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Thread: New neps from exotica plants

  1. #17

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    Hi all:

    I am also watching this post, and i have to say it is getting interesting. Regarding plant material being brought into australia, it is almost always a problem. But i know there is hope, 'cause "a quitter i ain't".

    Gus

    [img]http://www.**********.com/iB_html/non-cgi/emoticons/biggrin.gif[/img]

  2. #18

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    Gus,

    I hear you.

    I spoke to a person at the AQIS the other day. Her initial response was that clean and clearly labelled seed was OK. However, when she probed a bit deeper into it she came back with it IS, so long as you are a commercial entity and imported commercially packaged seed.

    No seed collected, say, from another hobbyists and then send to us.

    Aaron.

  3. #19

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    Gus,

    By 'almost always a problem' do you mean getting the plants into the country or acclimatising them after treatment during the post-entry Quarantine growth period?

  4. #20

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    Hi Sean:

    I meant by "almost always a problem", because of AQIS = Australian quarantine information service. They have very strict regulations when comes to importing hardened plants. They mean well, because they want to protect the environment against pests and other diseases, but i think they exaggerate when performing their duties, that's the real killer.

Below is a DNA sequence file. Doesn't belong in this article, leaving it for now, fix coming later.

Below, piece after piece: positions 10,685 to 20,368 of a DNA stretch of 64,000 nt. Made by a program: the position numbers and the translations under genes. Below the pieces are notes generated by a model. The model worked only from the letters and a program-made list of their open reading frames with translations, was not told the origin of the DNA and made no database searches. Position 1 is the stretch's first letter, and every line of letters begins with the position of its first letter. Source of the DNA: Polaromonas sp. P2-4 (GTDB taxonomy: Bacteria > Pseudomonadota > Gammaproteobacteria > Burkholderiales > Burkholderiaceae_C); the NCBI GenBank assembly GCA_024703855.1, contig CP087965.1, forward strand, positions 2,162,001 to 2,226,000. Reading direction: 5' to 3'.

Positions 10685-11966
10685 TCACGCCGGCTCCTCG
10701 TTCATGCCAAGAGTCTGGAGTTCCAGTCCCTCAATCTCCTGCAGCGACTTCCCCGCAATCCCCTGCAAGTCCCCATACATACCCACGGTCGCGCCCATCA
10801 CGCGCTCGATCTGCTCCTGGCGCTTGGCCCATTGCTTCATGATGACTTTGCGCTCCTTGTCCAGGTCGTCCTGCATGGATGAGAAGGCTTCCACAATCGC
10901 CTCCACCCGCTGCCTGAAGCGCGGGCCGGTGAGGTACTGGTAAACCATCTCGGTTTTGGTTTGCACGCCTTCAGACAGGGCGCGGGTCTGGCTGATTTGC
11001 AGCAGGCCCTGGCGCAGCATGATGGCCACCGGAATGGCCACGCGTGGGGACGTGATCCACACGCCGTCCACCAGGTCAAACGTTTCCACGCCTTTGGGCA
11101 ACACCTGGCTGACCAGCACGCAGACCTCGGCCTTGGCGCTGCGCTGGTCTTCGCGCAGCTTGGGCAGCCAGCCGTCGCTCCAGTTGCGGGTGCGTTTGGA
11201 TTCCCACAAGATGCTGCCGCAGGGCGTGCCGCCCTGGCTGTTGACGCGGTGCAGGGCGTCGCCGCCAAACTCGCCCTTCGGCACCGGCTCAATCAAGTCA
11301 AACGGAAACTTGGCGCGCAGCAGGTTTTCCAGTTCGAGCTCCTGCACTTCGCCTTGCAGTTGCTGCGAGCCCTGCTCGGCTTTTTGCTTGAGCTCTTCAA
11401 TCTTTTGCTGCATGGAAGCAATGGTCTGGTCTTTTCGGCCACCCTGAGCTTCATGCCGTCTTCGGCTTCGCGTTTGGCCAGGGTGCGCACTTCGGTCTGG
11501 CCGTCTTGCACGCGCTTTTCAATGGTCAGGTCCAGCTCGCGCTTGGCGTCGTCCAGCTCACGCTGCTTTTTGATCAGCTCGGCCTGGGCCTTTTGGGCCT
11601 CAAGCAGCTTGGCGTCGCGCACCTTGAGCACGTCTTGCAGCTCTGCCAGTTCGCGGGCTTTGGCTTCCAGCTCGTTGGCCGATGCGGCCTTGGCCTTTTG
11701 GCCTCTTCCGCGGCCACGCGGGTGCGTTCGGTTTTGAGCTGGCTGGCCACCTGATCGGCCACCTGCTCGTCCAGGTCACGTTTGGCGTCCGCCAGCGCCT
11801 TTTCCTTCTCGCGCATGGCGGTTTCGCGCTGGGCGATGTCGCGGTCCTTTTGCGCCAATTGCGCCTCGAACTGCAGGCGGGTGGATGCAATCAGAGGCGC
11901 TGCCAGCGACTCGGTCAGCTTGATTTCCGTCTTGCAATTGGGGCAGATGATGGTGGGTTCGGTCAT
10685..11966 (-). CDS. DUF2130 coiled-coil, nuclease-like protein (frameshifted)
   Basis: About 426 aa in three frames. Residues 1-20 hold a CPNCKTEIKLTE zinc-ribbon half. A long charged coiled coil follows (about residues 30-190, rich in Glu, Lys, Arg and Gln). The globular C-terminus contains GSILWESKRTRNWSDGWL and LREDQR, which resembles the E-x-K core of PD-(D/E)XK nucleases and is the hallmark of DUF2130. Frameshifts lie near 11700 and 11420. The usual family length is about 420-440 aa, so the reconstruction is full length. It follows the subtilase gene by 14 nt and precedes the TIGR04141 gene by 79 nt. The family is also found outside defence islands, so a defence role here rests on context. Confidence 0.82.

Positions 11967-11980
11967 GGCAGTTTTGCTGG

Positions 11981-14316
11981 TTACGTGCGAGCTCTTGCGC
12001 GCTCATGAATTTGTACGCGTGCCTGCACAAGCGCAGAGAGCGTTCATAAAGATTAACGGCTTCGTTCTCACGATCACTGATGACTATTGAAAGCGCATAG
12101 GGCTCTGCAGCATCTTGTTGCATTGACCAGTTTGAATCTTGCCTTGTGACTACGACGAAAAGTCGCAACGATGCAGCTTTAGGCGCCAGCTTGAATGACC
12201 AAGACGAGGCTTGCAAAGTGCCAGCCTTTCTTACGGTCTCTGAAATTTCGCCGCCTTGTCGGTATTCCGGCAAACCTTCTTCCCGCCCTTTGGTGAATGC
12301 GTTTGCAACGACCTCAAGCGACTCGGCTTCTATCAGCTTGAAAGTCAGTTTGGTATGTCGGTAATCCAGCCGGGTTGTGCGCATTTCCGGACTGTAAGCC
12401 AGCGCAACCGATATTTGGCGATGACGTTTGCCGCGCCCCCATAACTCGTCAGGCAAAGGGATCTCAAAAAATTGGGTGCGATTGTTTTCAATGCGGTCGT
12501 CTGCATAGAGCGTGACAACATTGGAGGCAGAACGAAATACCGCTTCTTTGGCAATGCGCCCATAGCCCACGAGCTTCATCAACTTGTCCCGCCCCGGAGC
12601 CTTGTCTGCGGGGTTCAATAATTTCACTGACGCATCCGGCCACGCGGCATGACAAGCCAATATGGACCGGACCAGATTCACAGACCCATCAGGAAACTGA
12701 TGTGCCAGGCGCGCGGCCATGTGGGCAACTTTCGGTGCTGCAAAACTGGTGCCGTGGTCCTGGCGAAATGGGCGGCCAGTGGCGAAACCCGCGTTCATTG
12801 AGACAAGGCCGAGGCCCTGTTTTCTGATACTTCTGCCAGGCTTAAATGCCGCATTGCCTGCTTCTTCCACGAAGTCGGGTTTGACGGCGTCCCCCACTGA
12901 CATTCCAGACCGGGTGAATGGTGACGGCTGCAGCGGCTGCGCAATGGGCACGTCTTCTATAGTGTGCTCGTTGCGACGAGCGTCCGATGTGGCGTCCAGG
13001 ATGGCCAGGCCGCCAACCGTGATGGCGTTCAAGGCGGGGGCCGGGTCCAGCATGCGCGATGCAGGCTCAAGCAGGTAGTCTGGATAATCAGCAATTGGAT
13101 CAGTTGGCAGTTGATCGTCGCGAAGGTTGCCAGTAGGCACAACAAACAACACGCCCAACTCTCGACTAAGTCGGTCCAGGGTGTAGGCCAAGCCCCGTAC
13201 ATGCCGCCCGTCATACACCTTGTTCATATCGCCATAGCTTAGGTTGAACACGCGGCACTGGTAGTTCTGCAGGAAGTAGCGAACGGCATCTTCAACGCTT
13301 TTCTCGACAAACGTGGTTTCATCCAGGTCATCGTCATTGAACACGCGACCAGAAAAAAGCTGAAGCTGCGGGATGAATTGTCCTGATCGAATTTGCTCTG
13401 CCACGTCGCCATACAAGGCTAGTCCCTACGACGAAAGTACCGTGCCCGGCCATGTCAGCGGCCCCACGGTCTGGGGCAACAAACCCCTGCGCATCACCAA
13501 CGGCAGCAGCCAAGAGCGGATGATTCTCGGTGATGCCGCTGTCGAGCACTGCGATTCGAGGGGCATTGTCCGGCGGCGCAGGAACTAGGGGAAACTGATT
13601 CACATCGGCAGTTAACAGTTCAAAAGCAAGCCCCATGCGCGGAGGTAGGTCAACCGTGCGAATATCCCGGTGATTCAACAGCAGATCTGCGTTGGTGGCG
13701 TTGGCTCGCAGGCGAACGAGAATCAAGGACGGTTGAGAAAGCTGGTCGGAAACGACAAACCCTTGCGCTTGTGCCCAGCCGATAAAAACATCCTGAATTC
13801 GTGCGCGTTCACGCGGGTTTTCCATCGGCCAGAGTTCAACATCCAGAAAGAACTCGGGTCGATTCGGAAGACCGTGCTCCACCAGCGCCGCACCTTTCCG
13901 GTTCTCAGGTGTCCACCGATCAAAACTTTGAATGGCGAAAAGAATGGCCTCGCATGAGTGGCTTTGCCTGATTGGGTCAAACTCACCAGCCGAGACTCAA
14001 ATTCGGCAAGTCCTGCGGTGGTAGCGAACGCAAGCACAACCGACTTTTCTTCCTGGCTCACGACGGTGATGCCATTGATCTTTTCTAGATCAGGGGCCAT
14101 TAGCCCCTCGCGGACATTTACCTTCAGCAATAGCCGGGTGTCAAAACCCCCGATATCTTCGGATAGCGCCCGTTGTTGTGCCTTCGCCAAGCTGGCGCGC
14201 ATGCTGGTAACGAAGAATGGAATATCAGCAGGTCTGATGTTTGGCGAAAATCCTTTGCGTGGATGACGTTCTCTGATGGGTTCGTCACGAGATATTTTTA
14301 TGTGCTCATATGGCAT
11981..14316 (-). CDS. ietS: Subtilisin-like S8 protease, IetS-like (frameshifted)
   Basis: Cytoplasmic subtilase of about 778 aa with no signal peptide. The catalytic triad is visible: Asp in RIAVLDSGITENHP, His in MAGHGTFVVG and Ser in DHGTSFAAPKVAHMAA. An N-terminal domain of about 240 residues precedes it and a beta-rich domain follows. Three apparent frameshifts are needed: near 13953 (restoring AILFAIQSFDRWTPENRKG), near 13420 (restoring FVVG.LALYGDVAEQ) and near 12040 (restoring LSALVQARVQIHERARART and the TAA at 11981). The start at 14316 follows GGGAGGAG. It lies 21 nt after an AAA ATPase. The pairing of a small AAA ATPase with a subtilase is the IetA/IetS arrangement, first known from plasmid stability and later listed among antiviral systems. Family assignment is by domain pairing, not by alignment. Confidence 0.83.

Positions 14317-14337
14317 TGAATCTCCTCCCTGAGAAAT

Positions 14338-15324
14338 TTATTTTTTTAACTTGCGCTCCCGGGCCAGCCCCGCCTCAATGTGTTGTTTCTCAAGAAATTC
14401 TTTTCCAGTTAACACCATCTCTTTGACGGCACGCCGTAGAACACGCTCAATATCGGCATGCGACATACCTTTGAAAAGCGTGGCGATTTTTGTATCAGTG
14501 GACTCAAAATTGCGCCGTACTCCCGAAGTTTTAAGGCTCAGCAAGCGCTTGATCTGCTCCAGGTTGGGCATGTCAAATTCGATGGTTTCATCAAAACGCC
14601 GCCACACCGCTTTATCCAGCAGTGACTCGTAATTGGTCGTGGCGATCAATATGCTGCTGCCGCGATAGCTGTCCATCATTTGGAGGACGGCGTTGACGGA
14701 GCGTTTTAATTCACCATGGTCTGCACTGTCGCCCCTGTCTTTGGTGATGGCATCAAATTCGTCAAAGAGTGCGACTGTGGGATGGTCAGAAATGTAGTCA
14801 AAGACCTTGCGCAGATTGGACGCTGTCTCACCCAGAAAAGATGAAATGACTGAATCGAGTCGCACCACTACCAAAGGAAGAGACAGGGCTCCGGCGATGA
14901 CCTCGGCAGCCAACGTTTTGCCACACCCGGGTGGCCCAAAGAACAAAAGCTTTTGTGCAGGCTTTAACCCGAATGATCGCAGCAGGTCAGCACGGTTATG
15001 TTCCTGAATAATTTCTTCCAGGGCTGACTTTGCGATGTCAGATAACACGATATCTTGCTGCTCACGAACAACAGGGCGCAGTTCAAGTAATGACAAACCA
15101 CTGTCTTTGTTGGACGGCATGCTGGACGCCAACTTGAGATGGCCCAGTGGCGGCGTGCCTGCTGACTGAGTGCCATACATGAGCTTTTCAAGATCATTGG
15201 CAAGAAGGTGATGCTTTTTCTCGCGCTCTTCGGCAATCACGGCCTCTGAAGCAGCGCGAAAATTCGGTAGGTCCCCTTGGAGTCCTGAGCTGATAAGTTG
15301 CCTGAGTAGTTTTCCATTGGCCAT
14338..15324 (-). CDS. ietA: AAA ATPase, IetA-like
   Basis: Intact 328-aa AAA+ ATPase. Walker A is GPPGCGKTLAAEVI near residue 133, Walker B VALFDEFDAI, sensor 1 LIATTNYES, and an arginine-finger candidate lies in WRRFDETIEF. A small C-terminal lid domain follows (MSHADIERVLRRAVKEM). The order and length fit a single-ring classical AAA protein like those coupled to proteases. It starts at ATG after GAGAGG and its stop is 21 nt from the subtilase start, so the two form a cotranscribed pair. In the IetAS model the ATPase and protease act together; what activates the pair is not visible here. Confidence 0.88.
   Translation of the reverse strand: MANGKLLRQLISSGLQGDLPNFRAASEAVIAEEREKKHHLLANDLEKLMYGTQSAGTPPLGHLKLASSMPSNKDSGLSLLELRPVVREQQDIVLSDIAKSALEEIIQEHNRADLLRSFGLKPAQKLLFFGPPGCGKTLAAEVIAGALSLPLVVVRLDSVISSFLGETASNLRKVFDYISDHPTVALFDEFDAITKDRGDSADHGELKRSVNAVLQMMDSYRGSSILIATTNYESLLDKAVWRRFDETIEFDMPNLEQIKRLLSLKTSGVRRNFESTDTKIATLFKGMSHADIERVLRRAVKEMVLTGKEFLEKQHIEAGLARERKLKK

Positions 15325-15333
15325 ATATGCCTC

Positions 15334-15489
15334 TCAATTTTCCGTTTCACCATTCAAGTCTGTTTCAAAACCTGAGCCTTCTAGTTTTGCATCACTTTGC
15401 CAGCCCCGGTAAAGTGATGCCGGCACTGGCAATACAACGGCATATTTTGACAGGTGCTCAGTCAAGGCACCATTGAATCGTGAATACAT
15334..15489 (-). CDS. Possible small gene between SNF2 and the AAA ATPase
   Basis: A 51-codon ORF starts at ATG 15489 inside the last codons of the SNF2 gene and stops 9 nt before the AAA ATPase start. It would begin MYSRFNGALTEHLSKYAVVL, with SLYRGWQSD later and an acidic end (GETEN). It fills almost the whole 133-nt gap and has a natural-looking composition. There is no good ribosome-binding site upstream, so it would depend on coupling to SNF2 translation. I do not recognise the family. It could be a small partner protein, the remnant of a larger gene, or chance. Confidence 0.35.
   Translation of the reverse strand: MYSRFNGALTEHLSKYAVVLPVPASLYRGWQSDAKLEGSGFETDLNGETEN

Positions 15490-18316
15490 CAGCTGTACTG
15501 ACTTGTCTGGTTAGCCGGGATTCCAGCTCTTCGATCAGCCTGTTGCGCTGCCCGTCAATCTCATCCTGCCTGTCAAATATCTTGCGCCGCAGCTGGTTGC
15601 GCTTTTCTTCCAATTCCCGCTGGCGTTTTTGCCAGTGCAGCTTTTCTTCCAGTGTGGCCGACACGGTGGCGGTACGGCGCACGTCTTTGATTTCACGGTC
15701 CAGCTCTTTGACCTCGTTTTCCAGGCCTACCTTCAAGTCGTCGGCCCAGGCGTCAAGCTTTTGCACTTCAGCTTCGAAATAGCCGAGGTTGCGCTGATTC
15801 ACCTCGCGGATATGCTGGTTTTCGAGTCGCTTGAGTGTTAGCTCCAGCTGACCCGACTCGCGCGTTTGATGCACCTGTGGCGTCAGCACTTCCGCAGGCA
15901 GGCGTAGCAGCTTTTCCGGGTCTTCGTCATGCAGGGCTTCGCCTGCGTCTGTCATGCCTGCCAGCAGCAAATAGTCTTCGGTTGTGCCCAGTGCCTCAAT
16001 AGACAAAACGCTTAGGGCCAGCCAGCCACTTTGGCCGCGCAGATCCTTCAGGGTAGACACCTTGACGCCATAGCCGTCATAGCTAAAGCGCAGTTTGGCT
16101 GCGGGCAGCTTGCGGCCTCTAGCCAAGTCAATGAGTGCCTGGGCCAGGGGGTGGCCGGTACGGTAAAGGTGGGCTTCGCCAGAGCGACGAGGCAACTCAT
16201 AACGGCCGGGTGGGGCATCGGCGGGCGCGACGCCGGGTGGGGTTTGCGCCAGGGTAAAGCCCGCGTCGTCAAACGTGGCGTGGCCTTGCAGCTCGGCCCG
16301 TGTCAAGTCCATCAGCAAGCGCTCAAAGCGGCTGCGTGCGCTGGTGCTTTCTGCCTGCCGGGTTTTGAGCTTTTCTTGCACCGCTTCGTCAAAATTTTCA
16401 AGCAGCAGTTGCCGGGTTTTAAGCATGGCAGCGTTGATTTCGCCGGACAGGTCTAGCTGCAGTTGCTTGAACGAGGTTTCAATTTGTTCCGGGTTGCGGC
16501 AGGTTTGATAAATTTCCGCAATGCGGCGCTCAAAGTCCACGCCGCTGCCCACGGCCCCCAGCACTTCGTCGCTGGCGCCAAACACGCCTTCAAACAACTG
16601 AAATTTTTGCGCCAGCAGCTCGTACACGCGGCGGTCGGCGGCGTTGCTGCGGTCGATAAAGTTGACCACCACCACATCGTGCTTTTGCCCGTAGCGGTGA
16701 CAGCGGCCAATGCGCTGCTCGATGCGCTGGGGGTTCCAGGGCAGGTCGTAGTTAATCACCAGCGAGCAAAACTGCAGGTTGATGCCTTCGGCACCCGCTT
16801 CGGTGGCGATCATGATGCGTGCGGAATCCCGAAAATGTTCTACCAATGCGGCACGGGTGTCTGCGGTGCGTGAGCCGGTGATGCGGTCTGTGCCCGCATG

Gus

  5. #21

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    Firstly, I work for the Australian Quarantine and Inspection Service (AQIS) and 2 of my responsibilities are inspecting live plant material and seeds when they enter the country through the International Mail system.

    Aaron, the information you recieved from the woman you spoke to is completely incorrect! The requirements for seed to enter the country are-

    1. that the seed must be labelled with a botanical name.
    2. that the seed is free from any contamination (ie- seed capsules, flower parts, other seeds, etc) or insect infestation.

    You do not need to be a commercial entity and the seeds do not need to be commercially packaged.

    You can receive seed from anybody anywhere in the world as long as they meet the above requirements.